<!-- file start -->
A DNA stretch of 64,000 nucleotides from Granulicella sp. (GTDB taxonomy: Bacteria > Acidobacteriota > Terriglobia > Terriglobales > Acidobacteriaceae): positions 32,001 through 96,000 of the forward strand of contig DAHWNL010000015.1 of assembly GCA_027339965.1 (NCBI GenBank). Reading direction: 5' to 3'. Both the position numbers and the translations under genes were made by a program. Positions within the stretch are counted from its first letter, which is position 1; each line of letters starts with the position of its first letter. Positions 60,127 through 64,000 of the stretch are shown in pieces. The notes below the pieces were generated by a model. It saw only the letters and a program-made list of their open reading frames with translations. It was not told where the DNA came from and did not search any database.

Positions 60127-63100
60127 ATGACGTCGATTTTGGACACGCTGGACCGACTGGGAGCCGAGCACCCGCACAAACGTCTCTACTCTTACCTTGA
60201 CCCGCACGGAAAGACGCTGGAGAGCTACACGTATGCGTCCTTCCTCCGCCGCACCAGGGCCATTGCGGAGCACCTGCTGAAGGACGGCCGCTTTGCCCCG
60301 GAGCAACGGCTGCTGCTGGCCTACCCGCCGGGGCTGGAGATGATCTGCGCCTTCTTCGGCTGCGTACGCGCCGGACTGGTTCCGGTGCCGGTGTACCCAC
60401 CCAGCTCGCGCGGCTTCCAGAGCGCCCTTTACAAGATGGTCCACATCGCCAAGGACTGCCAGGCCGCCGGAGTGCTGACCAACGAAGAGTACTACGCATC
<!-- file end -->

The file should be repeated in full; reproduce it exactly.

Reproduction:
A DNA stretch of 64,000 nucleotides from Granulicella sp. (GTDB taxonomy: Bacteria > Acidobacteriota > Terriglobia > Terriglobales > Acidobacteriaceae): positions 32,001 through 96,000 of the forward strand of contig DAHWNL010000015.1 of assembly GCA_027339965.1 (NCBI GenBank). Reading direction: 5' to 3'. Both the position numbers and the translations under genes were made by a program. Positions within the stretch are counted from its first letter, which is position 1; each line of letters starts with the position of its first letter. Positions 60,127 through 64,000 of the stretch are shown in pieces. The notes below the pieces were generated by a model. It saw only the letters and a program-made list of their open reading frames with translations. It was not told where the DNA came from and did not search any database.

Positions 60127-63100
60127 ATGACGTCGATTTTGGACACGCTGGACCGACTGGGAGCCGAGCACCCGCACAAACGTCTCTACTCTTACCTTGA
60201 CCCGCACGGAAAGACGCTGGAGAGCTACACGTATGCGTCCTTCCTCCGCCGCACCAGGGCCATTGCGGAGCACCTGCTGAAGGACGGCCGCTTTGCCCCG
60301 GAGCAACGGCTGCTGCTGGCCTACCCGCCGGGGCTGGAGATGATCTGCGCCTTCTTCGGCTGCGTACGCGCCGGACTGGTTCCGGTGCCGGTGTACCCAC
60401 CCAGCTCGCGCGGCTTCCAGAGCGCCCTTTACAAGATGGTCCACATCGCCAAGGACTGCCAGGCCGCCGGAGTGCTGACCAACGAAGAGTACTACGCATC